Yes, a PET scan can be used to help diagnose peritoneal mesothelioma, which affects the abdominal lining (peritoneum).

A mesothelioma PET scan allows doctors to see the size and location of tumors and whether the cancer has spread to the lymph nodes or other parts of the body.

However, the only way to confirm whether you have peritoneal mesothelioma is to have a biopsy sample taken and examined by a pathologist (a type of doctor who studies body fluids and tissues).

When will I get the results from a mesothelioma PET scan?

The results from a mesothelioma PET scan are usually available within a few days. The images have to be reviewed closely by a radiologist, who will then provide your mesothelioma doctor with their final report to share with you during a follow-up visit.

Are there any side effects with a mesothelioma PET scan?

There are typically no side effects from undergoing a PET scan for mesothelioma. You should be able to resume your normal activities immediately after the test.

Jenna TozziWritten by:

Director of Patient Advocacy

Jenna Tozzi, RN, is the Director of Patient Advocacy at Mesothelioma Hope. With more than 15 years of experience as an adult and pediatric oncology nurse navigator, Jenna provides exceptional guidance and support to mesothelioma patients and their loved ones. Jenna has been featured in Oncology Nursing News and is a member of the Academy of Oncology Nurse & Patient Navigators & the American Nurses Association.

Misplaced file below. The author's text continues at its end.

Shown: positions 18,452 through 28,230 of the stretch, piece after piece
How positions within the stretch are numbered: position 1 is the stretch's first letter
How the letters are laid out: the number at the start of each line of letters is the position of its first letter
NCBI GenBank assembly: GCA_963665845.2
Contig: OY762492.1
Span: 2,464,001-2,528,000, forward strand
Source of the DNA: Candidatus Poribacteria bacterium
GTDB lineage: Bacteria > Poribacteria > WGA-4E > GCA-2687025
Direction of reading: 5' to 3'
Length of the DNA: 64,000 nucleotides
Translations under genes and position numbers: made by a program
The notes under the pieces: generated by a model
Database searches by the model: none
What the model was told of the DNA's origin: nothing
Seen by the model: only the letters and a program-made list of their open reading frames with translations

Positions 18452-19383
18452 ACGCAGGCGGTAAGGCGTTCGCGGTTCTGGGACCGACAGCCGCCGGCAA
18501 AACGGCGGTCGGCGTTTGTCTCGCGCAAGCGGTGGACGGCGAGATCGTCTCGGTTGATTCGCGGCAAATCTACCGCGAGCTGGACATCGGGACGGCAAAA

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  1. American Cancer Society. (2018, November 16). How is Malignant Mesothelioma Diagnosed? Retrieved April 17, 2024, from
  2. City of Hope. (2021, October 19). PET/CT scan for cancer. Retrieved April 17, 2024, from
  3. Gao, R., et al. (2019). Diagnostic value of soluble mesothelin-related peptides in pleural effusion for malignant pleural mesothelioma: An updated meta-analysis. Medicine, 98(14), e14979. Retrieved April 17, 2024, from
  4. Ledda, C., et al. (2019). Fibulin-3 as biomarker of malignant mesothelioma. Biomarkers in medicine, 13(10), 875–886. Retrieved April 17, 2024, from
  5. Mayo Clinic. (2023, April 18). Positron emission tomography scan. Retrieved April 17, 2024, from
  6. National Cancer Institute. (n.d.). Radioactive glucose. Retrieved April 17, 2024, from
  7. NYU Langone Perlmutter Cancer Center. (n.d.). Diagnosing Malignant Mesothelioma. Retrieved April 17, 2024, from